The Aspergers Comprehensive Handbook

18 comments:

Anonymous said...

First for me is, be aware that girls have Aspergers too! It looks similar, but at the same time, very different that when boys have it. Just because it may be masked better, does not mean it is not as serious.

Anonymous said...

for myself and my child it is behavior management and the redirection of anger/frustration, focus on creating a lot of social stories for difficult situations

Anonymous said...

Ive always felt that if you can tap into there feelings and sensory and relate to them on their level, you can build a trust and common understanding as to what motivates them to behave the way they do..Good or Bad..

Anonymous said...

Helping them with socialization as well as self-confidence--my 11 year old son suffers with both of these the most.

Anonymous said...

I'm so glad that you are seeking more information on counselling Asperger children. My daughter wasn't diagnosed until she was 15 even though see saw multiple councellors since she was 5 years old. Each one would say "This isn't going to work because she won't talk." Her standard answer was "I don't know." or a blank stare. Looking back she was clearly Aspergers. The therapist that finaly got through came into my daughter's world of DOGS! So, my advice is to find the child's passion and bring related items to the session to gain their acceptence.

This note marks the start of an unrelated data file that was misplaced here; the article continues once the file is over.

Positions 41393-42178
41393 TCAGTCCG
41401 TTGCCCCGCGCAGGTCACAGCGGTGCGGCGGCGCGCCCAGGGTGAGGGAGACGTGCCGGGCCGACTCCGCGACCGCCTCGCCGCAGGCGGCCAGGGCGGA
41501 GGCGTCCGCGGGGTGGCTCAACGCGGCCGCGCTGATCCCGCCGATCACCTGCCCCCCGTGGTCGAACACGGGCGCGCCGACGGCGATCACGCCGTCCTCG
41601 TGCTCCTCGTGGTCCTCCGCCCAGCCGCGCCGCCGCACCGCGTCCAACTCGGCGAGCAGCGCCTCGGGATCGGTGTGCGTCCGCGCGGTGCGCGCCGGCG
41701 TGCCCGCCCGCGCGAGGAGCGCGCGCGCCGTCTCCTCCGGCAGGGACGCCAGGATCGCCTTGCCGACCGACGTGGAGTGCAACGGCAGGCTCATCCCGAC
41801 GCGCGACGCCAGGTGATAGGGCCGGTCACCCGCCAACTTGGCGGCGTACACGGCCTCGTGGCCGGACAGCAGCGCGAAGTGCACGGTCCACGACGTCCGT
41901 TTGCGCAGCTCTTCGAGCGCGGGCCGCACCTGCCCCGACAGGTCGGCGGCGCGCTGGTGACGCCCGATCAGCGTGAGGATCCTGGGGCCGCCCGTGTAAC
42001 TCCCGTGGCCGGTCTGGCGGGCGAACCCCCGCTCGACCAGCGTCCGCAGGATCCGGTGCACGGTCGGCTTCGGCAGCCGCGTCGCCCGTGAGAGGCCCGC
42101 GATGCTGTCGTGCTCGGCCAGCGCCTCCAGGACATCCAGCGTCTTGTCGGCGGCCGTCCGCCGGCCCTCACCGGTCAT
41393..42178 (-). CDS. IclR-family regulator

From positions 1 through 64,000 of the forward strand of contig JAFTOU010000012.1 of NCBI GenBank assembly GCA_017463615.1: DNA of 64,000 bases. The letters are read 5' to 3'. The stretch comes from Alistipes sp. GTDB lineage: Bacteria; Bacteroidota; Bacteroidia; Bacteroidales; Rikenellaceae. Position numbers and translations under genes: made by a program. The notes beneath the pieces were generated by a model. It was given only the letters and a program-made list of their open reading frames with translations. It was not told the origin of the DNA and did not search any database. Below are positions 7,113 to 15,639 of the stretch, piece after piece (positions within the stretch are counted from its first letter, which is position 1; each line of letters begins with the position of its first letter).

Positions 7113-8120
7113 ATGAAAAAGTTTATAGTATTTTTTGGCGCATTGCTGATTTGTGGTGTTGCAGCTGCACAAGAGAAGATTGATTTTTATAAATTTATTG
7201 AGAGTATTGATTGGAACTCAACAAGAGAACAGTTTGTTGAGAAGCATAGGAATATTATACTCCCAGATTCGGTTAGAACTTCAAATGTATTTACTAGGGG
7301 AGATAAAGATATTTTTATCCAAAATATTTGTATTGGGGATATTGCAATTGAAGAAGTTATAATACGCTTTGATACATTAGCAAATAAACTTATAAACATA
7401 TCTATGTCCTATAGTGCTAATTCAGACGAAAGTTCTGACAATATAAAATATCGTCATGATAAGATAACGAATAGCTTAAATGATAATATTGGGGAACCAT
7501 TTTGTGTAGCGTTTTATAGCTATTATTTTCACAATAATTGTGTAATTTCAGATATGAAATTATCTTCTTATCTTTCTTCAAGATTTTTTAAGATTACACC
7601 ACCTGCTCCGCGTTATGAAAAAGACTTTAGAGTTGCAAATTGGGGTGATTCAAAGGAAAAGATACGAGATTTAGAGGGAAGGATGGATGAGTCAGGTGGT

Anonymous said...

Find each one's main focus. Work w/ them thru their interests & the ways they see life, not how we see it. When the chances come naturally, try to explain in terms they will understand, how some other people see things & socialize, remembering that there are cultural & personal differences in everyone. Our Aspergers son is grown, married, has a daughter, was home-schooled. We did not push socialization, but provided it. He has had his awkward times & still prefers solitude, but he helps at home & is in youth ministry in Romania with Word of Life & is a man of great faith. It's not an easy journey for anyone, and that is what makes it work. An easy life in childhood basically makes ineffective adults.